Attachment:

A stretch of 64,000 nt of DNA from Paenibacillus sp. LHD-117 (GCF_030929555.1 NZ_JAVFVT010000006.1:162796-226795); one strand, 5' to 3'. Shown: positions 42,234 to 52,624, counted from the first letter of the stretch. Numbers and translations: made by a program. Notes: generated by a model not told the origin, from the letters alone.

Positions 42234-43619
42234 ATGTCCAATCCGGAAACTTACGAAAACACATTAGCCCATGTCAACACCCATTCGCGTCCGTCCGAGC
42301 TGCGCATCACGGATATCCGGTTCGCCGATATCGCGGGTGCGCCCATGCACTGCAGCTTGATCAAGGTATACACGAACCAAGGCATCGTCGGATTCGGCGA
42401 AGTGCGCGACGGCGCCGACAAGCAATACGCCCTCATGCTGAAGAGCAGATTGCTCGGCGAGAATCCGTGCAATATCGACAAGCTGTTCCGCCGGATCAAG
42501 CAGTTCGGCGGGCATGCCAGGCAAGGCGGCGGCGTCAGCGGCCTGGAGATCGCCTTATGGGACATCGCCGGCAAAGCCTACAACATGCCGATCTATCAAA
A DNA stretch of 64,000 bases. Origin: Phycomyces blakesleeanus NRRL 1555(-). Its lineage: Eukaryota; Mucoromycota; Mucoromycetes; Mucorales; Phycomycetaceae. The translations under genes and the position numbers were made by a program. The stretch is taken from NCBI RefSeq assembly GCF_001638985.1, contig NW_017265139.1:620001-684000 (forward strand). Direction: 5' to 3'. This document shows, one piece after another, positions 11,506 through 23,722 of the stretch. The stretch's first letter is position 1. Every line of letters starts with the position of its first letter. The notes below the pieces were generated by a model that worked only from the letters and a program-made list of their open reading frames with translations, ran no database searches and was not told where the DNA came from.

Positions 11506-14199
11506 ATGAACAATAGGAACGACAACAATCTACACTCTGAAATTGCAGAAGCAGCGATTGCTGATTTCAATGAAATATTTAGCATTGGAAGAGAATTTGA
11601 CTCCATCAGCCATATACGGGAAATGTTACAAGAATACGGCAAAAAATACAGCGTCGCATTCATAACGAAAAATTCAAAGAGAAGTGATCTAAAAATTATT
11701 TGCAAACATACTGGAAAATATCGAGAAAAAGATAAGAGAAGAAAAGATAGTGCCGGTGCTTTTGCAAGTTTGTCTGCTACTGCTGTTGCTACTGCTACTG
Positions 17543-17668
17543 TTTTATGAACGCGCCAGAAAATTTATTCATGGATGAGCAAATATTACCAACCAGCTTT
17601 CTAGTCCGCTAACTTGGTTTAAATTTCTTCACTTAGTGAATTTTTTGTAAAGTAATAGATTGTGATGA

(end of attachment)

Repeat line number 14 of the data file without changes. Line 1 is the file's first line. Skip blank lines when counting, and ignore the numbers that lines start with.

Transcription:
17601 CTAGTCCGCTAACTTGGTTTAAATTTCTTCACTTAGTGAATTTTTTGTAAAGTAATAGATTGTGATGA